Monday, December 12, 2011

Back 40 Bock

Thanks to Jaron Gaier and Maggie Hayes for bringing this beer back from Wisconsin. I hosted a Beer tasting at my house last Friday night in which we had a couple people over, of which each person brought a six pack. I received this amongst two assorted six packs or NG beer. Fortunately I was left with a few of which I could go back and update past posts. Reviewed Monday afternoon following a swift 15 mile run (
Appearance: Hazelnut Brown with a persisting clarity. Bubbles accumulate on the sides of the glass, leading to a perception of a soft drink/root beer.  The head is soapy and white with varying sized bubbles throughout. Carbonation can be seen when beer is held to the light.
Aroma: My first impression was that this beer resembled, well…beer. It maintained what my childhood self would have remembered beer to smell like. For that matter, perhaps this bock has a bunch of corn thrown into it. On the outside, there is a lot of caramel and brown sugar to complement an overall rich outdoorsy scent.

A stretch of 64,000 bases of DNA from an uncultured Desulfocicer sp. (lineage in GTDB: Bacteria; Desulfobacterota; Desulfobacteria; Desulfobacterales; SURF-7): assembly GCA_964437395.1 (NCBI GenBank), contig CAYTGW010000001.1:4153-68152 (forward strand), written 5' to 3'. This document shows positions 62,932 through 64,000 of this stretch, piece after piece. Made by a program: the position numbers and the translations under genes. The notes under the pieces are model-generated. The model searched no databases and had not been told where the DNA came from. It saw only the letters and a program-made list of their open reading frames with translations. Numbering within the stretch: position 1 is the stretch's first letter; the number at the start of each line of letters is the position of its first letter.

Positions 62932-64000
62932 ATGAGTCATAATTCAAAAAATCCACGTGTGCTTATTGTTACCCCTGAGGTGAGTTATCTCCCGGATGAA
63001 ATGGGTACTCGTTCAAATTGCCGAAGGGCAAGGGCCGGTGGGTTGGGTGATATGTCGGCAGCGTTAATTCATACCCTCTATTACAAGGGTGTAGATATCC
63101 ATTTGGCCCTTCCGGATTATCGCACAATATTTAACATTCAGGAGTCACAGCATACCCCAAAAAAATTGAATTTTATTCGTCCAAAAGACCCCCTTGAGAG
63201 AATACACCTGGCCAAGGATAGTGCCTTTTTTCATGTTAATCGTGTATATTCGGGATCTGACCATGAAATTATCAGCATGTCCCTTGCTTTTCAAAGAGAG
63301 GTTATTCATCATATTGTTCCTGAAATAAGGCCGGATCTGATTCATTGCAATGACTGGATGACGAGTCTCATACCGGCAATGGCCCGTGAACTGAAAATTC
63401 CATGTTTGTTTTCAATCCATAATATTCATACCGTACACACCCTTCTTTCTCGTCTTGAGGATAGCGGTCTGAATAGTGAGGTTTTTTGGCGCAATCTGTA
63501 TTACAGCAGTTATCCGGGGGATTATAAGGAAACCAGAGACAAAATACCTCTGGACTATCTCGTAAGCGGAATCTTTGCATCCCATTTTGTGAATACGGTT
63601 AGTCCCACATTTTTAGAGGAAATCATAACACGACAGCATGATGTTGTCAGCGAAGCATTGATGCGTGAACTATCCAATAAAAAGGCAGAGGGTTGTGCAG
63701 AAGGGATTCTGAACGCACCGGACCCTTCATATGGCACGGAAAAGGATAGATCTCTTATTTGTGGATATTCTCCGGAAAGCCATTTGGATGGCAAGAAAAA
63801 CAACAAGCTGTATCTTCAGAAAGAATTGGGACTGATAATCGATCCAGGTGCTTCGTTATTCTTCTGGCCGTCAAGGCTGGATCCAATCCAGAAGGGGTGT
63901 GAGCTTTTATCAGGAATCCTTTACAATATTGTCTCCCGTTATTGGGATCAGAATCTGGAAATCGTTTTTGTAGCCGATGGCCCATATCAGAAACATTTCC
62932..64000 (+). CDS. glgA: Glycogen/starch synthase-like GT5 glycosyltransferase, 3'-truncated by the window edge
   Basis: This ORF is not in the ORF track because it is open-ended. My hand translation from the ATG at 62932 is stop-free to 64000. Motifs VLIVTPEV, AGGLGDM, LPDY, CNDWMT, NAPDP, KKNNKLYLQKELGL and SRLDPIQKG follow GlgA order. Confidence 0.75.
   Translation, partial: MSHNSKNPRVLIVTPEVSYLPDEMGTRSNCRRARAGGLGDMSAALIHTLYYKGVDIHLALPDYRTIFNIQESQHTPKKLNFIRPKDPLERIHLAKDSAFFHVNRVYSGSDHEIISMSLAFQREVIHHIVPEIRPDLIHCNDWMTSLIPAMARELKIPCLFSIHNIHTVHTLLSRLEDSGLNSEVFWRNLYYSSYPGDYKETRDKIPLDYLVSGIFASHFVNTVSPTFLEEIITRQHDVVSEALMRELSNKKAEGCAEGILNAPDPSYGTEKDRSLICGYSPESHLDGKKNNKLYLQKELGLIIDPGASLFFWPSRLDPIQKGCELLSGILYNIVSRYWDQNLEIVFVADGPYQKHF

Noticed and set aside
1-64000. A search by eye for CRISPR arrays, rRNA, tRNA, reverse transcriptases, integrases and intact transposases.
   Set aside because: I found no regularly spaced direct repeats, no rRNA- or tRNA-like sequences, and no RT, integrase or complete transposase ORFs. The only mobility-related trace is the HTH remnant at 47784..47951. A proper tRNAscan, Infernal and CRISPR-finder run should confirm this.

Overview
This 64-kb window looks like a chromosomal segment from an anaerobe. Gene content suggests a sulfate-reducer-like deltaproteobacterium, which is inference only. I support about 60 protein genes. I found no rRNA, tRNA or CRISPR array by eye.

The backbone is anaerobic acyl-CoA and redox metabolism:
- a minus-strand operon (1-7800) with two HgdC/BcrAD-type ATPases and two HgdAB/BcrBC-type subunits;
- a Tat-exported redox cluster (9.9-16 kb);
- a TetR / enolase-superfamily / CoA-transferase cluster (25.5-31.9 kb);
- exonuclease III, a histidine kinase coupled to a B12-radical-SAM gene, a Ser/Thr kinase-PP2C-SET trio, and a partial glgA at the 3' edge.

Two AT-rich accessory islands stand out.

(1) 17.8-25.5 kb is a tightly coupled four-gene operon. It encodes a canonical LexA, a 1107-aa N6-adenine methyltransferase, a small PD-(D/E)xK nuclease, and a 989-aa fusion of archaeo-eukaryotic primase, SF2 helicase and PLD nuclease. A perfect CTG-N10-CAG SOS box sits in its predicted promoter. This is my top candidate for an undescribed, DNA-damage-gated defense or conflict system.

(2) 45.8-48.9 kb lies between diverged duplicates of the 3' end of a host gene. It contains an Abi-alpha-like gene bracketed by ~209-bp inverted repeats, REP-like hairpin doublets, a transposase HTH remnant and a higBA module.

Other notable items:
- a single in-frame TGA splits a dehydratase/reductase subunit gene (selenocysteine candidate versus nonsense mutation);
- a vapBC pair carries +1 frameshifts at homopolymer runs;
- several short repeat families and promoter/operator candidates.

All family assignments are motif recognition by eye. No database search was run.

Taste: A bit watery in the initial sips, but soon packs a nice rich undercurrent of caramel malt and the ever retained brown sugar sweetness. Nuttiness pops up in the midtaste. Similarly, some spiciness emerges midway through, complemented with some clover and cinnamon. Finally to round out the end, faint herbal hops and a woodsy bitterness dry out the palate leaving a clean, but refreshing taste in the mouth.
Mouthfeel: Definitely lighter in body for most bocks, and I’ll reiterate now that the initial sips give a perceptively watery feel on the tongue. Carbonation is mediocre, but enough to bubble up on the palate as the sweetness subsides on the back half. Cloying on the roof of the mouth.
Overall Impression: A lighter bock, but interestingly encapsulates what I’d think of Wisconsin. It maintains a score of outdoorsy flavors, while retaining the rich caramel malt foundation. Another beer from New Glarus to extend their wide variety of beers to target every palate of Wisconsin Populace.


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